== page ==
The Real Land Grab to Replace LHH's
skilled Nursing Beds With Supportive Housing

Land Grab Main
SEIU Deceived Voters … and Its Members
Who Financed the "No on Prop. D" Campaign
The $562,800 "Senior Housing Plan" for LHH's Campus
People Affected if the West Residence Isn't Built
Minutes of the “Assisted Lviing Project Workgroup" and the “Transition Steering Committee"
Vote "No" on the November 7 School Bond Measure

City Responsible for Broken Promises at Laguna Honda Hospital:
Vote “No" on the November 7 School Bond Measure

The following guest opinion piece, as written by Sister Miriam Walsh , was submitted for consideration to Catholic San Francisco, the newspaper of the San Francisco Archdiocese.   She asked voters:  

To send a message to City officials that they must first honor bond promises made in 1999 [concerning the rebuild of Laguna Honda Hospital], please vote “No” on the school bond measure on November 7.”

When Catholic San Francisco accepted and published a shorter, edited version of her submission (“City Responsible for Broken Promises at Laguna Honda Hospital,” October 27, 2006), Sister’s explicit recommendation to reject the November 7, 2006 school bond measure was removed, although Catholic San Francisco retained an edited sentence calling to reject “future bond measures.”   Sister’s unedited, original submission is presented below.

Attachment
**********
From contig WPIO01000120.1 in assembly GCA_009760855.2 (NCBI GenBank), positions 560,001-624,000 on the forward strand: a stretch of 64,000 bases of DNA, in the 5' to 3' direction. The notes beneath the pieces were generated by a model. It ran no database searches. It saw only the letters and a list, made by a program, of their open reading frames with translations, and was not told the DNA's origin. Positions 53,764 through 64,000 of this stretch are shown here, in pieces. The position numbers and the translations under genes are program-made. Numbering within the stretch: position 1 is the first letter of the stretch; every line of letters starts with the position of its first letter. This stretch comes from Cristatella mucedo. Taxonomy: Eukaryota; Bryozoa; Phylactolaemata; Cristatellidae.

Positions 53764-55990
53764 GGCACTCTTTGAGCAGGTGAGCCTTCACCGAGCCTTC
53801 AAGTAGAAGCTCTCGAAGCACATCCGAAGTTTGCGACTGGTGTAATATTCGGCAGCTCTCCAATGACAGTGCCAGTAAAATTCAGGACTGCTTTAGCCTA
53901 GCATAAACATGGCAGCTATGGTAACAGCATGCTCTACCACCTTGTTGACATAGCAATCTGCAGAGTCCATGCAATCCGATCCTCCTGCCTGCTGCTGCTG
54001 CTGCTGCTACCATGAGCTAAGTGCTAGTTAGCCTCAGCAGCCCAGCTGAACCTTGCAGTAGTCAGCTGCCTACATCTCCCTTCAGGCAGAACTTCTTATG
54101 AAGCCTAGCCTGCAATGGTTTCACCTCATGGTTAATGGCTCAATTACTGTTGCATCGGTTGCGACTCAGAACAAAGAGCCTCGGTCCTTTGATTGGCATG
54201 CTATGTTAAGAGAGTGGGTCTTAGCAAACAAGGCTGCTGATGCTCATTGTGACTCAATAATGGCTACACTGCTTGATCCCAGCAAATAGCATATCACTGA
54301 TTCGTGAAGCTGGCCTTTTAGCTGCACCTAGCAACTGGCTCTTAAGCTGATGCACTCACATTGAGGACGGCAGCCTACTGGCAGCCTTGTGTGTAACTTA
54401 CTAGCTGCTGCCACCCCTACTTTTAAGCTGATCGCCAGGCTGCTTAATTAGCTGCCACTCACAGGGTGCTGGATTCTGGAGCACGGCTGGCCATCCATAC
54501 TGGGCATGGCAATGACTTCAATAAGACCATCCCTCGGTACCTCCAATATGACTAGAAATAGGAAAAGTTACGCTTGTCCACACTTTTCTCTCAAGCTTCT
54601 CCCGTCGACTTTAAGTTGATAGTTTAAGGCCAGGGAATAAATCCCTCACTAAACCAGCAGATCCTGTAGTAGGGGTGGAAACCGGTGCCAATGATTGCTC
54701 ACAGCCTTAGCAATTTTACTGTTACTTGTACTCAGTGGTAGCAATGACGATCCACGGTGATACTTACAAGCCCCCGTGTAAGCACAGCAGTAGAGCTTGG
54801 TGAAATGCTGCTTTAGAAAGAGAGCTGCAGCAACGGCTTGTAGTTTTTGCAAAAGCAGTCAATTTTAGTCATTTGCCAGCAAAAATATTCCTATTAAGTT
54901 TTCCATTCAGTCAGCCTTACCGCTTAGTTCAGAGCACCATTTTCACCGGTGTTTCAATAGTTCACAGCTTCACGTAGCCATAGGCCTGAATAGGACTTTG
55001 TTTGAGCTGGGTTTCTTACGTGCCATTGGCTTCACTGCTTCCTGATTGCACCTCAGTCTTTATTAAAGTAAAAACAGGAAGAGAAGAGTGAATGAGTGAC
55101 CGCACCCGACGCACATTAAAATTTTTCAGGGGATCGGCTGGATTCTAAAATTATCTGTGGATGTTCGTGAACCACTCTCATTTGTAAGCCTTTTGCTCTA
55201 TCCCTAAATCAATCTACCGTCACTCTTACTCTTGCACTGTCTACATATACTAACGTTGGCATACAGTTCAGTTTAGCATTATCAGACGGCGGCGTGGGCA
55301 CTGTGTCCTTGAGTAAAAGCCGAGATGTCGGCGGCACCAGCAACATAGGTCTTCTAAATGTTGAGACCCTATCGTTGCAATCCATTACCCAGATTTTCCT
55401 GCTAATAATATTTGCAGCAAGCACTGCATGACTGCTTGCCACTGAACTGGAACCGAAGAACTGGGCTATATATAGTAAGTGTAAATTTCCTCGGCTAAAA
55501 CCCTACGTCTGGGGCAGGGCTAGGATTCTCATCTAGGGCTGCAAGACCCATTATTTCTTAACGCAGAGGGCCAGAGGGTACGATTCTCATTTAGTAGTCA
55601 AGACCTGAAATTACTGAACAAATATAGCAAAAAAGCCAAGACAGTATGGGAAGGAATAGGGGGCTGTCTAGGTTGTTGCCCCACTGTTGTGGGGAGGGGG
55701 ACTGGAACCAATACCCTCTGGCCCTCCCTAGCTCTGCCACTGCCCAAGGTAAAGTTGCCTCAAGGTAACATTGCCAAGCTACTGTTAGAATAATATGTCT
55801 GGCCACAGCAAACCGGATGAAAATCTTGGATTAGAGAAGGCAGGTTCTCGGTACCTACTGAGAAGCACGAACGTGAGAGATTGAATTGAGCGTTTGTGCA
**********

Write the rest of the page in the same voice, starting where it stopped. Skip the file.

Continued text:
Until Laguna Honda Promises Are Kept, Just Say "No" to Bond Measures
(Print and Share Flyer With Friends and Co-workers)

Planning to rebuild Laguna Honda Hospital and Rehabilitation Center (LHH) began in 1980. After 19 years of studies, lengthy community debate, and development of an Institutional Master Plan and a four-volume Facility Master Plan that received approval of the Department of Public Health and the Planning Department, voters were asked to approve a vaguely-worded bond measure claiming LHH would be rebuilt as a healthcare facility or facilities.

In November 1999, 73% of voters — believing the Health Commission, Mayor, and Board of Supervisors — approved the $299 million bond measure to rebuild LHH to safely care for poor, elderly, and physically disabled San Franciscans. The bonds were for healthcare, not housing.